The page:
The 10th Circuit is one of 13 U.S. courts of appeal, the intermediate appellate courts of the United States federal courts. The District of New Mexico and the District of Columbia are two of 94 general trial courts of the nation’s courts system.
When the confirmed nominees receive their judicial commission and take their judicial oath, their respective courts will have:
- U.S. Court of Appeals for the 10th Circuit
- One vacancy
- Six judges appointed by a Democratic president and five judges appointed by a Republican president.
- U.S. District Court for the District of New Mexico
- One vacancy
- Three judges appointed by a Democratic president and three judges appointed by a Republican president.
- U.S. District Court for the District of Columbia
- One vacancy
- 10 judges appointed by a Democratic president and four judges appointed by a Republican president.
To date, 14 of Biden’s appointees have been confirmed since January 2021. For historical comparison since 1981, the following list shows the date by which the past six presidents had 13 Article III judicial nominees confirmed by the Senate:
- President Donald Trump (R) – Nov. 16, 2017
- President Barack Obama (D) – Jan. 20, 2010
- President George W. Bush (R) – Nov. 6, 2001
- President Bill Clinton (D) – Nov. 20, 1993
- President George H.W. Bush (R) – Nov. 22, 1989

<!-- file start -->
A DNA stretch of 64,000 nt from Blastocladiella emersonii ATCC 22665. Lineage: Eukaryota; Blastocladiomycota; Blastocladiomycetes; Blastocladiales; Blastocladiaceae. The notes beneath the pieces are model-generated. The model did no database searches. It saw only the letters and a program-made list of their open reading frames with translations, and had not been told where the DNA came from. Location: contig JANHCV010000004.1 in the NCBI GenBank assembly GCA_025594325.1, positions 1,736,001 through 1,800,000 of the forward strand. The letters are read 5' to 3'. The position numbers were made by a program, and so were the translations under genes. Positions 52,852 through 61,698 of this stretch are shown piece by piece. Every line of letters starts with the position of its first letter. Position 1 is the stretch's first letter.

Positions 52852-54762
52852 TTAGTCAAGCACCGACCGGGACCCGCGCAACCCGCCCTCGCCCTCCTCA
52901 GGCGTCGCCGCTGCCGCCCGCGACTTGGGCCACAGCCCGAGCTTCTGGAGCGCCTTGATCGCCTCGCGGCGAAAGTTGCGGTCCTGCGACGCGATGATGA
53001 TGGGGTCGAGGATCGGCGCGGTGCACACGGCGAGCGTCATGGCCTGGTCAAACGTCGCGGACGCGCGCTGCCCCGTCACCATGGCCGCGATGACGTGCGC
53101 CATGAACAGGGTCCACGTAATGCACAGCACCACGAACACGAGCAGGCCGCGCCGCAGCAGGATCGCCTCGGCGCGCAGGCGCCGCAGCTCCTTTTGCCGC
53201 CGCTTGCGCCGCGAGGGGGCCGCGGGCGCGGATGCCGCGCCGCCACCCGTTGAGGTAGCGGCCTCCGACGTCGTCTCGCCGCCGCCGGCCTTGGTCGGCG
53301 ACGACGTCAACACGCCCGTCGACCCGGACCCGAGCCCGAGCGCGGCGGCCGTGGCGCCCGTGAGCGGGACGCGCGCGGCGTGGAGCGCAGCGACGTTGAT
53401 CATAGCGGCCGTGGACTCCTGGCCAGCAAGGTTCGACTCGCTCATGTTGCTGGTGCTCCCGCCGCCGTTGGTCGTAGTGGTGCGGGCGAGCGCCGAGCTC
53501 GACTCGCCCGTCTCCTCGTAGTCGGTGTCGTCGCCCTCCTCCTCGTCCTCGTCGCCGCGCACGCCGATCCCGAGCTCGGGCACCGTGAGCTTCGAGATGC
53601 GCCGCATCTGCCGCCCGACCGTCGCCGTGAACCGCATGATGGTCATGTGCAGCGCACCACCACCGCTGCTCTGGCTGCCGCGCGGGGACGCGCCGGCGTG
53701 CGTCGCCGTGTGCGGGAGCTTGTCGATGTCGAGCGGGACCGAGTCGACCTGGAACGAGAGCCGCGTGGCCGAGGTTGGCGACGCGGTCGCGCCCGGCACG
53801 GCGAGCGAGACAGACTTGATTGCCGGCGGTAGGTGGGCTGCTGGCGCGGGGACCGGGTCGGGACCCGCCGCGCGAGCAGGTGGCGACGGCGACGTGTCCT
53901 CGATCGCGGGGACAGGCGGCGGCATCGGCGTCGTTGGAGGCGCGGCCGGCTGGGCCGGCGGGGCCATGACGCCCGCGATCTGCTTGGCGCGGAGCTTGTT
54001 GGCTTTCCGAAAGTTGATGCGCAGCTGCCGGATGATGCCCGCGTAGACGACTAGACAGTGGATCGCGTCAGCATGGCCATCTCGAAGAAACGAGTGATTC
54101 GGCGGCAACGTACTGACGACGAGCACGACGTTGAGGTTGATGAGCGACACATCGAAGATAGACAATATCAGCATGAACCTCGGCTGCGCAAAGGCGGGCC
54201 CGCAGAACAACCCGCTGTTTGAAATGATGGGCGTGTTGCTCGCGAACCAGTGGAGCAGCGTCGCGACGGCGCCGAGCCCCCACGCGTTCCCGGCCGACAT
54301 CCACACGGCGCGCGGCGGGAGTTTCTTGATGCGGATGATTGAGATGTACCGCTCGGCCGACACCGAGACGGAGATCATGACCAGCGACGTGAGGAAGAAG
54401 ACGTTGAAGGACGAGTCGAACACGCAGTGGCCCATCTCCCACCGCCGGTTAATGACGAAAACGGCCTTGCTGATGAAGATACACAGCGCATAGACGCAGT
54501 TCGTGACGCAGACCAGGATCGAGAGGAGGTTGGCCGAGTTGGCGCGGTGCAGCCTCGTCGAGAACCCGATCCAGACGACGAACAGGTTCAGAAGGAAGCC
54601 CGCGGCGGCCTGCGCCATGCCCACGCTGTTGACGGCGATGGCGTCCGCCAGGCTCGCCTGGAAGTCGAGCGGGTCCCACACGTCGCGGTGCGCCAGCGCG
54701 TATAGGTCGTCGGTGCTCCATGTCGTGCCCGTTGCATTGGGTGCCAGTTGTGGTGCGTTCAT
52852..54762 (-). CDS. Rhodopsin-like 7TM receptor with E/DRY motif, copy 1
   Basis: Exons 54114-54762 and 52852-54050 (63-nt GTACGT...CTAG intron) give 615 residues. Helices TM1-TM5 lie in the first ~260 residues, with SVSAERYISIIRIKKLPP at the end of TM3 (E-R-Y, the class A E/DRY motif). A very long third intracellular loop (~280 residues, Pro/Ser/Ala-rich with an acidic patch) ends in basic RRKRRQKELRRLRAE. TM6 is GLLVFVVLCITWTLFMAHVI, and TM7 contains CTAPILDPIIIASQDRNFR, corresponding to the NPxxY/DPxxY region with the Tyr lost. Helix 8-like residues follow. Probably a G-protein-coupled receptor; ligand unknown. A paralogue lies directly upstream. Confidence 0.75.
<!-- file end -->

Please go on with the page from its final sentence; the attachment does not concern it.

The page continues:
- President Ronald Reagan (R) – Oct. 21, 1981
U.S. House expected to vote on infrastructure bill on Sept. 27
On Sept. 27, the U.S. House is expected to vote on the Infrastructure Investment and Jobs Act. The bipartisan Senate bill would allocate $550 billion in new spending on transportation, water and power infrastructure, and pollution cleanup, in addition to regular annual spending on infrastructure projects.
Progressive Democrats have urged party leadership to instead prioritize the $3.5 trillion budget reconciliation bill, which is working through Congress on a dual track with the infrastructure bill. Rep. Pramila Jayapal (D-Wash.), the chair of the Congressional Progressive Caucus, said on Sept. 21, 2021, that she and members of her caucus would vote against the infrastructure bill if the budget reconciliation bill was not passed first.
According to The Hill, nine Democrats have said they will vote against the infrastructure bill. Five House Republicans have publicly indicated they will support it: Reps. Don Bacon (Neb.), Brian Fitzpatrick (Pa.), Adam Kinzinger (Ill.), Tom Reed (N.Y.), and Fred Upton (Mich.).
Democrats hold a 220-212 majority in the U.S. House.
Redistricting Roundup: Redistricting proposals rejected in Nebraska, legal challenges expected to enacted maps in Ohio
Here’s a summary of this week’s noteworthy redistricting news from Nebraska, Oregon, and Wisconsin:
Nebraska: On Sept. 20, the Nebraska Senate voted 27-18 to end debate on its state legislative map proposal, which was short of the 33 votes needed to advance the measure to a full vote. This comes after the state’s unicameral legislature voted 29-17 in support of ending debate on a congressional map on Sept. 17, which was also short of the 33 ‘yes’ votes necessary to advance the proposal.
The Lincoln Journal-Star reported on Sept. 21 that Senate Speaker Mike Hilgers (R) said he may adjourn the legislature’s special redistricting session, which is expected to end by Sept. 30, without enacting new maps. Hilgers said if new maps are not approved this month, the legislature would take up redrawing congressional and legislative district boundaries during the Senate’s regular session in January, which could force the state to delay next year’s primary elections.